Ben Moore in Dickens and the Virtual City: Urban Perception and the Production of Social Space (Palgrave, 2017), 35-56.
Modern cities are dominated by overlapping and interdependent line of connectivity, in the forms of ports, streets, railways, airports, telegraphs, telephone lines, and, in recent years, electronic wireless networks. Such connections or conduits are typically interpreted as promoting the flow and accumulation of capital, often as part of a logic of ever-increasing globalization. Yet such conduits can also serve as a means of creatively conceptualising or re-imagining the modern city, having the capacity to break apart as well as connect city space, fracturing or transforming old forms of urbanism even as they create new ones.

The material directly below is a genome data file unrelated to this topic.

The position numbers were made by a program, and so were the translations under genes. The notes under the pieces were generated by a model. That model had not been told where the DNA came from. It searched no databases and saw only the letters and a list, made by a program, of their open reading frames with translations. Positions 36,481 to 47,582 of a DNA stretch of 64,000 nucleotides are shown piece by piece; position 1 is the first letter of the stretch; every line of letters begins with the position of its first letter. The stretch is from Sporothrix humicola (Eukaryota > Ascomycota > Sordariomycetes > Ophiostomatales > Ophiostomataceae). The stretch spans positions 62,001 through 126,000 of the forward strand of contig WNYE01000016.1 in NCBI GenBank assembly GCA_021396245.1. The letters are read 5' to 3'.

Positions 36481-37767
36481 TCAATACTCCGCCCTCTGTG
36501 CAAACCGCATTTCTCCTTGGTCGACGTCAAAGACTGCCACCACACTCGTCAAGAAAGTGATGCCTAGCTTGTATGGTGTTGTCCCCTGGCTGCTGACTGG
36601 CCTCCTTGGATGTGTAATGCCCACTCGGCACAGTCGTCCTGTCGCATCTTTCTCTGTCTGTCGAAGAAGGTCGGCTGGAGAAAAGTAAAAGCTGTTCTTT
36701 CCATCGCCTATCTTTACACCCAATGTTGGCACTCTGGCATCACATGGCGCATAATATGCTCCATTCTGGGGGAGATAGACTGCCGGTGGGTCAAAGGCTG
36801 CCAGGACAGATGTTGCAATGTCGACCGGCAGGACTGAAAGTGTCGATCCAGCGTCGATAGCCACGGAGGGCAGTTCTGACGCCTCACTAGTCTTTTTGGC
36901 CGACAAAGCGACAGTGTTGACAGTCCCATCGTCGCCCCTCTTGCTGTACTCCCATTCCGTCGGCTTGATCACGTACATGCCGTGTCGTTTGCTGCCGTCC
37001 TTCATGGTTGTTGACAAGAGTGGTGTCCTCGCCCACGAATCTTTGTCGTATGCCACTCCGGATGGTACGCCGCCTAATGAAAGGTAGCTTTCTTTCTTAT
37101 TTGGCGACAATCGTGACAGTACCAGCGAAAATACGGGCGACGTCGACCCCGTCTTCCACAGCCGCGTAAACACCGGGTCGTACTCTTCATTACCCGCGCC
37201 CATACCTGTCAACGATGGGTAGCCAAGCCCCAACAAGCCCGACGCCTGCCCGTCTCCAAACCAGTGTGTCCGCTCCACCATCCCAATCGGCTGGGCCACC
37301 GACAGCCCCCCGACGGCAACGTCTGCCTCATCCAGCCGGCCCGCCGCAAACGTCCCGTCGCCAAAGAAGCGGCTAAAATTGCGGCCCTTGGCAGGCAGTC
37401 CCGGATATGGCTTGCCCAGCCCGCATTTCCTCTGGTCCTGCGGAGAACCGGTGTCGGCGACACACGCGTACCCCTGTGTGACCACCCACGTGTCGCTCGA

This chapter focuses on two conduits that are particularly important to Dickens’ imaginative production of the modern city: the railway and the river, as they appear in Dombey and Son (1846-1848) and Our Mutual Friend (1864-1865). While the first is symbolic of nineteenth century modernity, the second seems comparatively archaic, even primordial; yet each expresses a way of imagining the modern city that is typical of Dickens.
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